Teaching & Learning English in Chile After SIMCE Inglés 2012: Quo Vadis? Where Are We Going?


SIMCE Inglés 2014 is one year away. Considering SIMCE English 2012, now behind us, and with SIMCE 2014 ahead of us, where is the teaching and learning of English in Chile headed? Quo vadis? Where does our teaching and learning journey take us?

The answer to that question, apparently, depends on the quality of the teachers of English in Chile. Surely, if teachers of English only have a B1 level of English, then those teachers must be linguistically incompetent to teach English, right?

Wrong. Absolutely wrong. Quote:”The more proficient in English, the more efficient in the classroom, is a false statement” (page 347). Medgyes, Peter. “Native or Non-native: Who’s Worth More?” ELT Journal 46.4 (1992): 340-49.

To put it simply: Proficiency in English does not mean efficiency in teaching English. Effective teaching requires much more than just knowing the language well. If this were true, all we need to do is hire an army of native speakers and just get out of their way. No, proficiency does not mean efficiency.

I must stress this point. It is wrong to assume that the more English a teacher knows, the better qualified the teacher is.

It is wrong to assume that the higher the level of English the teacher has, the more success the teacher will have teaching English.

As we will see later, nothing could be further from the truth.
Simce 2012 - GSE Results - Schools

When the results of Simce 2012 were known, there was an immediate and massive outcry from experts, investigators, researchers, and even the Ministry of Education that the solution to the problem, is with the teachers themselves.

All of these people pointed their fingers at teacher initial training. Also, there were those who pointed their fingers at the wide variety of English training programs. Still others pointed their fingers at university accreditation.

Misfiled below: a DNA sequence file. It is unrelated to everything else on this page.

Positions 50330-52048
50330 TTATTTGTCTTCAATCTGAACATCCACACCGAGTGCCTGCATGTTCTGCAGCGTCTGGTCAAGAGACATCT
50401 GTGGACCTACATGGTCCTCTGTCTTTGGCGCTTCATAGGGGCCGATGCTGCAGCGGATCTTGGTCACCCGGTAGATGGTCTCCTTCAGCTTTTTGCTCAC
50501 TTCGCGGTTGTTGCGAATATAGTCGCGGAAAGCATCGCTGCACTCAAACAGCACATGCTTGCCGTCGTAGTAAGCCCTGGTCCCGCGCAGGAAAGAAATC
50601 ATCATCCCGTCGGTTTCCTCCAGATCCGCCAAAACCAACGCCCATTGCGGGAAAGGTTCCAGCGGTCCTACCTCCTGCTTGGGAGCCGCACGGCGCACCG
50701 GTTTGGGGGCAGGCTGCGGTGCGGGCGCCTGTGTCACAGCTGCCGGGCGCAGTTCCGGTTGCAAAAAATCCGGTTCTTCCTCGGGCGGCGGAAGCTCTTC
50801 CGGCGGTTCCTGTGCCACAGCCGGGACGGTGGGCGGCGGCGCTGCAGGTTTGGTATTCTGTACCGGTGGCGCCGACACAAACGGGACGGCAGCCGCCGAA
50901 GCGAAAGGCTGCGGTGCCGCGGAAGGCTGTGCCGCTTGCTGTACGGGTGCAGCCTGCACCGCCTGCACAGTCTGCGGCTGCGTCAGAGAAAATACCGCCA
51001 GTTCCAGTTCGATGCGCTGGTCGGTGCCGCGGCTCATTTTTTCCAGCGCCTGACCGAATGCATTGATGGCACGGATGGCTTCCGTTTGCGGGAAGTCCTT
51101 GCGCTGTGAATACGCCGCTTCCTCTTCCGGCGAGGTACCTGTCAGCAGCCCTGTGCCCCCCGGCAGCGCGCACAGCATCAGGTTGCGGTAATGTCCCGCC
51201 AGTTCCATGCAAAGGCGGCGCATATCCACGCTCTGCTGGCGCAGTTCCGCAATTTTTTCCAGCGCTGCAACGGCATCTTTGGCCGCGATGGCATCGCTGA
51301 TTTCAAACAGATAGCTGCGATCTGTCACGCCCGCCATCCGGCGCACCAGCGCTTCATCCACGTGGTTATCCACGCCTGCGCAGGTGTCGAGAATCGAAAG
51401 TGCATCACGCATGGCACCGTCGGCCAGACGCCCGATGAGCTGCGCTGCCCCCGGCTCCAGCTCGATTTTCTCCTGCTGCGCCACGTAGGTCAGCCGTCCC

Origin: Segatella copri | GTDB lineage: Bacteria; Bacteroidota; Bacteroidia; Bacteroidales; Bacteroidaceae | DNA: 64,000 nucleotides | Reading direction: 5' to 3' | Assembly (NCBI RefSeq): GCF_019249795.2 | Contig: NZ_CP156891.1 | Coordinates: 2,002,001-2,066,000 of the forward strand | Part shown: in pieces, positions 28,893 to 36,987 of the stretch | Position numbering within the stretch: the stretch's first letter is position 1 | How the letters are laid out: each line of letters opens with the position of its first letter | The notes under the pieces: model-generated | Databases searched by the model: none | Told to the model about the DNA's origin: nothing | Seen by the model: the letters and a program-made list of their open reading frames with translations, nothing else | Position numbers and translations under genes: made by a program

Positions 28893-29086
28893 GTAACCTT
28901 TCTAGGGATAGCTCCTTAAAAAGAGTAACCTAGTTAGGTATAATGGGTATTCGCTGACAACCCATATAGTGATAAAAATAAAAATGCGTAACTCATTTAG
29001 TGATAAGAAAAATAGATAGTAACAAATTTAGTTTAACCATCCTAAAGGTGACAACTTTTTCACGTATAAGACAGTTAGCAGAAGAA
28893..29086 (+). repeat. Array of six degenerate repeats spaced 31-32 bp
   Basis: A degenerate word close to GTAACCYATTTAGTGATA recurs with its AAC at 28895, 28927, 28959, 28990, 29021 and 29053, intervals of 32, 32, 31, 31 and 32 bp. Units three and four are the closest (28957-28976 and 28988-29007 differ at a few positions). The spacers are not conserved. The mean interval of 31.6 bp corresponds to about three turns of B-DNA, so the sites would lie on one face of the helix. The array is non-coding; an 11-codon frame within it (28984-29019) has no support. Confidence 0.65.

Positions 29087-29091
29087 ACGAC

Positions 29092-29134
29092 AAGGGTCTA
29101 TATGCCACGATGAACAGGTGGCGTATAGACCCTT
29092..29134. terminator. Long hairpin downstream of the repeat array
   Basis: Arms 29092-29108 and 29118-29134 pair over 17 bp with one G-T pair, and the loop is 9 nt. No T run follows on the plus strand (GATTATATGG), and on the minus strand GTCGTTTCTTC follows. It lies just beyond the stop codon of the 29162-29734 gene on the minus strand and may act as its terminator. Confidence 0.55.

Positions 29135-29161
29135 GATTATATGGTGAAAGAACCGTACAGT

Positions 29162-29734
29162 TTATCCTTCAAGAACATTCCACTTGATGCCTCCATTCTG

Everyone seemed to be in agreement, however, that all we had to do was produce teachers with a high level of English, and results would improve dramatically. They reasoned that a higher number of students would be successful if teachers level of English was higher.

The Chilean public apparently would settle for level B2. Other experts ambitiously named level C1 as more desirable. Nonetheless, the tendency was clear: a higher level of English for teachers would be expected to provide a correspondingly higher level of results.

Again and again, this was loudly repeated. Social media sites like Facebook and Twitter amplified the same message, namely (I paraphrase), teachers of English are bad.

On television, on radio and in the print media, everywhere I researched, everywhere I looked, the response to the 2012 Chilean National English Test was a unanimous concensus saying (I paraphrase), “The teachers of English in Chile are bad. The teachers are the problem.”

Again, let me repeat, and rather loudly: WRONG. Not true. False.

It is wrong because it is an oversimplification of a complex, multi-layered, multi-dimensional, fully contexualised problem.

Consider this: Even if every teacher in the country had level C1, you still have to teach the language, to every student.

You have to teach the rich student and the poor student, the motivated student and the unmotivated student, the student who is full of hope and the student who has no hope.

You have to teach the student who believes English has a place in his future, and likewise, you have to teach the student who doesn’t believe he has a future.

You have to teach the students in the city, in the towns, in the villages, in every corner of Chile, here, there, everywhere.

To do this, teacher proficiency, at level B2 or level C1 is not the Magic Bullet. A high level of English is not the singular answer some people evidently think it is.

Let me provide some global examples of what I’m talking about: